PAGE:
The Great Lakes region hold 20% of the world’s freshwater, one-third of the U.S. population, and is the 3rd largest economy in the world, in terms of gross domestic product.1
In Ohio, Lake Erie attracts more than 7 million people annually, supporting a $14 billion-plus annual tourism and travel industry and supplying more than $1.8 billion in federal, state, and local taxes.
Hunting and angling support 33,000 jobs and inject $1.9 billion annually into Ohio’s economy, generating $195 million in state and local taxes. Bird watching adds another $26-plus million annually to Ohio’s economy and supports nearly 300 jobs.
For every $1 of investment in Great Lakes restoration, at least $2, and up to $6, is created in economic revenue. Investing $26 billion to restore the Great Lakes would generate at least $50 billion, and up to $100 billion, in economic benefit through increased tourism, fishing, bird watching, and home values. Cleveland stands to generate up to $3.7 billion in economic return alone.4
In Ohio, a restoration project in Euclid Creek watershed (Cleveland metro area), is expecting slightly more than a 2-to-1 economic return. Yet a recent study5 shows that these previous studies and figures may be a bit conservative. Grand Valley State University looked at the restoration of the Muskegon Lake shoreline and estimated a 6-to-1 return on a $10 million investment. A similar return is expected from a $2.1 million investment in White Lake, Michigan, restoration efforts.
No matter what study you look at, the results are in: Great Lakes restoration is essential to our quality of life and our economy.
In 2004, former-President Bush signed an executive order declaring the Great Lakes a national treasure and charging the U.S. EPA with developing a regional collaboration to protect and restore the Great Lakes.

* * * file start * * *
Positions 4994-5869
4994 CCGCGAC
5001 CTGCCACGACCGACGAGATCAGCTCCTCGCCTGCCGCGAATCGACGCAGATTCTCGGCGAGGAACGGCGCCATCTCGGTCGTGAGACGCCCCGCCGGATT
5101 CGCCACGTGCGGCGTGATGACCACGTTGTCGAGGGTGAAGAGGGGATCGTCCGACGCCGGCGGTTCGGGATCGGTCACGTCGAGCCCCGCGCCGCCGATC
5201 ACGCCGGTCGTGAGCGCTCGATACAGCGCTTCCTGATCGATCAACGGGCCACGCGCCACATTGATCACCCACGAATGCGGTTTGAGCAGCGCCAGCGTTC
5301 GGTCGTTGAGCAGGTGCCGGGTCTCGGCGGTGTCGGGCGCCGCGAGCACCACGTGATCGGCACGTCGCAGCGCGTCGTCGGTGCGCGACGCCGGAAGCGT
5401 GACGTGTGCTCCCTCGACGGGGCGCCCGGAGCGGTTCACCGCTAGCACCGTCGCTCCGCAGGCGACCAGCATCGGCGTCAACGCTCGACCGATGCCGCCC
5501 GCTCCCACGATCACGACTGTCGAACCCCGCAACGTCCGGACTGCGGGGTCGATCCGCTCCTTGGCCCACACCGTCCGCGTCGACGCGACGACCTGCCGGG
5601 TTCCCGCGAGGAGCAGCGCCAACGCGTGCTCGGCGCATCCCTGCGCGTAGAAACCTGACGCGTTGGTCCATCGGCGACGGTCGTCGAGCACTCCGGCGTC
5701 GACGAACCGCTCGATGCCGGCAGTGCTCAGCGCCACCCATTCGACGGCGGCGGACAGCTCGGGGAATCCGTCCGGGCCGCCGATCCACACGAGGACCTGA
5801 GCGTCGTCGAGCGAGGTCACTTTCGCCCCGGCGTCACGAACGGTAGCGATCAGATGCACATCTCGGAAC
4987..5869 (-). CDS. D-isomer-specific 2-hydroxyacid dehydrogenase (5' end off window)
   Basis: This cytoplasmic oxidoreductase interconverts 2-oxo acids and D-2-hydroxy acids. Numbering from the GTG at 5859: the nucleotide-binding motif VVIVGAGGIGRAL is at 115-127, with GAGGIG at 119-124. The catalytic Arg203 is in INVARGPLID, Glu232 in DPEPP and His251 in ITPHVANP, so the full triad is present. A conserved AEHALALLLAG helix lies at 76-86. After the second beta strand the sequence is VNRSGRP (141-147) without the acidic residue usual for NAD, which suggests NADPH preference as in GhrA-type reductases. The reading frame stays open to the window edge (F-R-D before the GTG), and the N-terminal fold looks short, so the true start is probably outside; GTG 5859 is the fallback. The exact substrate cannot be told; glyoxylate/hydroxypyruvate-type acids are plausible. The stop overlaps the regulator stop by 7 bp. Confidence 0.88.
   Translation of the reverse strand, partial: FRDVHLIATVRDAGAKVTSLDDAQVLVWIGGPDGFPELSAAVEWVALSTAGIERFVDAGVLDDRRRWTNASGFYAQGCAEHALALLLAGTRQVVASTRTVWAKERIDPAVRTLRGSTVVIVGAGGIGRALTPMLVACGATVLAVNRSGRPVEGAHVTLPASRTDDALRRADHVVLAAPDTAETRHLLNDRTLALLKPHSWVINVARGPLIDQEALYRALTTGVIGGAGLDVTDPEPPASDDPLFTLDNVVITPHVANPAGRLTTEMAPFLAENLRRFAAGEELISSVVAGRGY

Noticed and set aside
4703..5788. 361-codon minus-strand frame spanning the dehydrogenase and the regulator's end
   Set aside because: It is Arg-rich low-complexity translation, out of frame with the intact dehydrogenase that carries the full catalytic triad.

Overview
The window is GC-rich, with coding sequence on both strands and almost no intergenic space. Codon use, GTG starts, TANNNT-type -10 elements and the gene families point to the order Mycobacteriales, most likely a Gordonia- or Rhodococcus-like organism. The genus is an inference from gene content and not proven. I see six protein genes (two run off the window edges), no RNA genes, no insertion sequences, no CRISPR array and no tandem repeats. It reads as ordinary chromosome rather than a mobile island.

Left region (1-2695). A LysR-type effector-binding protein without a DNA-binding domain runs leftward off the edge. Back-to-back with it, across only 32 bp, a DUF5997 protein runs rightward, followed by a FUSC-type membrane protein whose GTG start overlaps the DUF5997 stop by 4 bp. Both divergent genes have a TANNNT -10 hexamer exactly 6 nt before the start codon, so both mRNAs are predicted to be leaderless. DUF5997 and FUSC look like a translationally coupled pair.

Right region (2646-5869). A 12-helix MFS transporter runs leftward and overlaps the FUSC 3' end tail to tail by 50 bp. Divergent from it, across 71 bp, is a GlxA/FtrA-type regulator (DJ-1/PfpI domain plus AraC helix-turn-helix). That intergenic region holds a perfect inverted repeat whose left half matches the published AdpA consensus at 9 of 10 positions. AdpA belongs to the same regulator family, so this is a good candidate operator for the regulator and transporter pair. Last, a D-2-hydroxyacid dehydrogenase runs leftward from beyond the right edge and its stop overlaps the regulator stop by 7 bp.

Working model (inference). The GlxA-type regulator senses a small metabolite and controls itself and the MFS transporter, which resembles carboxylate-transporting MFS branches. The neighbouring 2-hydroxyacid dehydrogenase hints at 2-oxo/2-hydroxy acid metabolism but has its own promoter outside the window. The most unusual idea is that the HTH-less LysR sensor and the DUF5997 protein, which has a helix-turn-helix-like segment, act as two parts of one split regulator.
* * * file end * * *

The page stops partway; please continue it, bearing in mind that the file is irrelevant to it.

Over the next year, nearly 1,500 federal, state, local and tribal governments, environmental-conservation groups, businesses, industrial groups, and concerned citizens came together to develop the Great Lakes Regional Collaboration Strategy to Restore and Protect the Great Lakes. The Strategy outlined 8 priority areas and called for $20 billion in funding to carry out the actions within the Strategy. It was released on December 12, 2005, but unfortunately no federal agency endorsed the Strategy.
Funding for Great Lakes restoration remained flat until the 2008 presidential election, when the Great Lakes got some much deserved attention and both presidential candidates stated that they would fund Great Lakes restoration. As a candidate, former-President Barack Obama stated that he would provide $5 billion over his term to kickstart Great Lakes restoration.
In effort to hold true to his funding promise, former-President Obama’s first budget request included $475 million for Great Lakes restoration through a line item called the Great Lakes Restoration Initiative (GLRI), and Congress approved this budget request as a result of strong bipartisan support. As the economy continued to downturn former-President Obama reduced the amount he requested for the GLRI. So in 2010 and since, with strong bipartisan support, Congress approved $300 million. The GLRI is the largest investment in the Great Lakes in nearly two decades.
Also within former-President Obama’s first term, his administration developed the Great Lakes Restoration Initiative Action Plan, which is updated every 5 years. Utilizing the GLRC Strategy, the U.S. EPA narrowed their action plan to five priority areas, which include:
The Action Plan lays out goals, objectives, measurable ecological targets, and specific actions for each of the five priority areas. The federal agencies use the priority areas within the Action Plan when developing the funding priorities under the GLRI.
The results are in and the Great Lakes Restoration Initiative (GLRI) is helping revitalize Lake Erie and the communities within Lake Erie. The GLRI is protecting drinking water for nearly 3 million Ohioans, restoring vital habitat for prized fish and other wildlife, reducing the amount of pollutants flowing into Lake Erie, creating jobs, and spurring local economies.
Jerry Whipple, owner and operator of Whipple Farms, is one of those success stories. With Great Lakes Restoration funding at $35.46 per acre, Mr. Whipple planted cover crops in 2011 and 2012 on his 400-acre farm. Along with his practice of no-till farming and filter strips, the improvements help control weeds and help keep fertilizer and soil from washing off of his field into streams and rivers that drain to Lake Erie.